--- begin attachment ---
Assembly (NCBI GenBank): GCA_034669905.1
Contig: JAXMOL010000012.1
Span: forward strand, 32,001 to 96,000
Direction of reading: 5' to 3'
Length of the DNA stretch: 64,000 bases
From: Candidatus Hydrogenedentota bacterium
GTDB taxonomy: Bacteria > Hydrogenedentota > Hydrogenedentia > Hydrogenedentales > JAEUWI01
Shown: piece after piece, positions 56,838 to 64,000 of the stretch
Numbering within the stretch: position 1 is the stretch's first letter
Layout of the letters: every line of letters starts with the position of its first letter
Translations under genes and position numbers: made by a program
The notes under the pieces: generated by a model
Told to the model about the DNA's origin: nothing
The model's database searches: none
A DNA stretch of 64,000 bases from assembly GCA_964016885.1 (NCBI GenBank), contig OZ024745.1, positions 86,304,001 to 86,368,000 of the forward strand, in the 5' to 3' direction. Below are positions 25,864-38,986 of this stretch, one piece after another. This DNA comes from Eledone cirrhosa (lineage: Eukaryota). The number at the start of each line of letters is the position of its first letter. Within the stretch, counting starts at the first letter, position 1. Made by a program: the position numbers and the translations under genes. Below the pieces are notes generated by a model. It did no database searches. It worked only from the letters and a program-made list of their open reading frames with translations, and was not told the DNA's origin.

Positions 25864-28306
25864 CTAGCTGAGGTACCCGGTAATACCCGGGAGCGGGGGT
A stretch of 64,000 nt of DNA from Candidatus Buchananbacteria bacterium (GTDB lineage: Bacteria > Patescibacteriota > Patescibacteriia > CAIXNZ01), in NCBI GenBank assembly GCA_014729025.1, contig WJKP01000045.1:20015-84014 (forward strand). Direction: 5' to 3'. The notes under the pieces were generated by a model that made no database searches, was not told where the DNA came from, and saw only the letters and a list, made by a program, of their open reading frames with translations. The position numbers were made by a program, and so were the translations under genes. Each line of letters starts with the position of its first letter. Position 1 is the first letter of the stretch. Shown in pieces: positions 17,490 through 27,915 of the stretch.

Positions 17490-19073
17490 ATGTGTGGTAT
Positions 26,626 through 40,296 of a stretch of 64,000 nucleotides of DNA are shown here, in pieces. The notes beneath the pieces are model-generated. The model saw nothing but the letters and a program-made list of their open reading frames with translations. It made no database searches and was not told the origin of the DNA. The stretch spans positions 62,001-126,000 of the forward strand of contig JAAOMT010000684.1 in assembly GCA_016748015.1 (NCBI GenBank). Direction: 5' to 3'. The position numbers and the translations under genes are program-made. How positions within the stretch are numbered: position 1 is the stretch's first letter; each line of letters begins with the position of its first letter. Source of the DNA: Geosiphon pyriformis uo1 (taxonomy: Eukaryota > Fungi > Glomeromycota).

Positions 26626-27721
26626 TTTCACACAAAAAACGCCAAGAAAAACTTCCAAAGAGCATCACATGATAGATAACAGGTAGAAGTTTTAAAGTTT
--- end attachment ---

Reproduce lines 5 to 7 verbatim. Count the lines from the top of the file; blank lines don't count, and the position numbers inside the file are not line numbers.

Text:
Length of the DNA stretch: 64,000 bases
From: Candidatus Hydrogenedentota bacterium
GTDB taxonomy: Bacteria > Hydrogenedentota > Hydrogenedentia > Hydrogenedentales > JAEUWI01